Financial Advisor, Jabari Ragas, Charged With Money Laundering And Tax Fraud
JABARI RAGAS, age 40, a resident of New Orleans, Louisiana, was charged in a two count bill of information today with money laundering and filing a false tax return, announced U. S. Attorney Kenneth A. Polite, Jr.
According to court documents, RAGAS was employed by Ameriprise Financial Services, Inc. (“Ameriprise”) as a registered broker and investment adviser. In early 2006, a client of RAGAS indicated to him that he wished to open a Simplified Employee Pension (“SEP”) account to allow him to contribute towards his retirement. The client made contributions from 2006 – 2009.
Without authorization, RAGAS began moving money from the Ameriprise SEP account into an account ending in X0686 that was controlled by him. On June 26, 2009, RAGAS used an interstate wire to transfer $40,000 from this Ameriprise SEP account to that personal bank account ending in X0686.
The client later checked the account balance and inquired as to why the account balance was lower than it should have been. RAGAS falsely told the client that the funds had been transferred to an investment account of a different financial institution located in Texas. RAGAS was then asked by the client to supply him with written account statements showing the balance, account number, and institution name. RAGAS then supplied the client with a fraudulent account statement for an account that did not exist, along with a fraudulent balance.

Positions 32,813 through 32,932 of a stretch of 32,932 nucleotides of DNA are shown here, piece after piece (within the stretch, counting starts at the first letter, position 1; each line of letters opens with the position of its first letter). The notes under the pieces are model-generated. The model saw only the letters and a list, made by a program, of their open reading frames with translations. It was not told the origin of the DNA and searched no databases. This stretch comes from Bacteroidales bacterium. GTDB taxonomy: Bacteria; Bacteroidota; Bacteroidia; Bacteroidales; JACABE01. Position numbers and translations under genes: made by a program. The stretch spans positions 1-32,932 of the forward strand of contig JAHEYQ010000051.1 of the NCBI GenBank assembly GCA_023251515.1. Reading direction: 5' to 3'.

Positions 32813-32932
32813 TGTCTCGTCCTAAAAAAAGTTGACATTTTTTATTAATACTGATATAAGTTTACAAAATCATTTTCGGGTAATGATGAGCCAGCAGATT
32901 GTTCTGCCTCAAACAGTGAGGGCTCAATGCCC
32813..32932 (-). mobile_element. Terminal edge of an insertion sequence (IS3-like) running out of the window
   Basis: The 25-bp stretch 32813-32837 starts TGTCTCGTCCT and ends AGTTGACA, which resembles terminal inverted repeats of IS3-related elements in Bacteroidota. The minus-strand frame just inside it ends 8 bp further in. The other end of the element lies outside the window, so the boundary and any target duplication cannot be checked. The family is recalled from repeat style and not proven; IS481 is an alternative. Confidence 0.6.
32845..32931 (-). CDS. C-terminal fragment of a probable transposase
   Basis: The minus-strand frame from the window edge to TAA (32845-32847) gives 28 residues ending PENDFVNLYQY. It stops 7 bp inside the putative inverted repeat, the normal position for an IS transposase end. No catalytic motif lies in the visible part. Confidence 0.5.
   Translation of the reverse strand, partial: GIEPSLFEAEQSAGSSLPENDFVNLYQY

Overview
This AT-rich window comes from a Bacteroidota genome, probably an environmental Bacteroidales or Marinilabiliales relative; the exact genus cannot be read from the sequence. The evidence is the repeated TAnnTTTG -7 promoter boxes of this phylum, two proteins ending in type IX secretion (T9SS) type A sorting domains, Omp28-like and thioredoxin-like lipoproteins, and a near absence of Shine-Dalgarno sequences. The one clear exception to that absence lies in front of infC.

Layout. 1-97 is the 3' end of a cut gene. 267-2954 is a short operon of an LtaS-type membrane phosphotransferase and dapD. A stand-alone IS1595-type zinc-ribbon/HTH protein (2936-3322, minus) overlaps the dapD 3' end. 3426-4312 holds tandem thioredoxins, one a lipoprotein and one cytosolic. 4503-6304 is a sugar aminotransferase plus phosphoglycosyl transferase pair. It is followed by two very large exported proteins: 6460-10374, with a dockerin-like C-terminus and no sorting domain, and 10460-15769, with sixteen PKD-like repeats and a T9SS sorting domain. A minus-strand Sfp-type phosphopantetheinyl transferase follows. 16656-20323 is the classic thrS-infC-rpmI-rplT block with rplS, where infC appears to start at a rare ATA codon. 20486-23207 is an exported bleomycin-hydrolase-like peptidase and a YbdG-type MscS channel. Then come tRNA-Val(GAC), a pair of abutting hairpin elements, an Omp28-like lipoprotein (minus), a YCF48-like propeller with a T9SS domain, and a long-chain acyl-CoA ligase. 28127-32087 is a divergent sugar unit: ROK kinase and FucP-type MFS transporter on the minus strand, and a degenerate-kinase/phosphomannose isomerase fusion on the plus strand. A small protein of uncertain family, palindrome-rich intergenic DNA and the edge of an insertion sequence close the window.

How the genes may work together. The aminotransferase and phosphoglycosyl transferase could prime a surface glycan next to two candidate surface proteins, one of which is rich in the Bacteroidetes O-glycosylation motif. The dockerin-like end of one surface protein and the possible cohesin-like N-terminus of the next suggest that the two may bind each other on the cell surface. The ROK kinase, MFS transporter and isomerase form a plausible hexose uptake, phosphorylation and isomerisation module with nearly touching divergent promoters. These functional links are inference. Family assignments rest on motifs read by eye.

After using the interstate wire to transfer $40,000 from the Ameriprise account of the client to his account ending in X0686, RAGAS then allegedly committed money laundering on June 29, 2009, by further transferring $20,000 into a different account controlled by RAGAS ending in X6565.
Additionally, on October 12, 2008, RAGAS signed and filed a 2007 U.S. Individual Income Tax Return (Form 1040) with the Internal Revenue Service. The tax return allegedly did not report approximately $288,000 in income.
If convicted, RAGAS faces a maximum term of imprisonment of ten years, on the money laundering count, and a maximum term of imprisonment of three years, on the tax count. RAGAS also faces a fine of $250,000.00 or the greater of twice the gross gain to the defendant or twice the gross loss to any person as to the money laundering count. As to the tax count, RAGAS faces a fine of $100,000 together with the costs of prosecution. RAGAS faces a three year term of supervised release as to the money laundering count and a one year term of supervised release on the tax count, following any term of imprisonment.
U.S. Attorney Polite reiterated that the bill of information is merely a charge and that the guilt of the defendant must be proven beyond a reasonable doubt.
The case was investigated by the Special Agents of the Internal Revenue Service and the prosecution is being handled by Assistant United States Attorney Jon Maestri.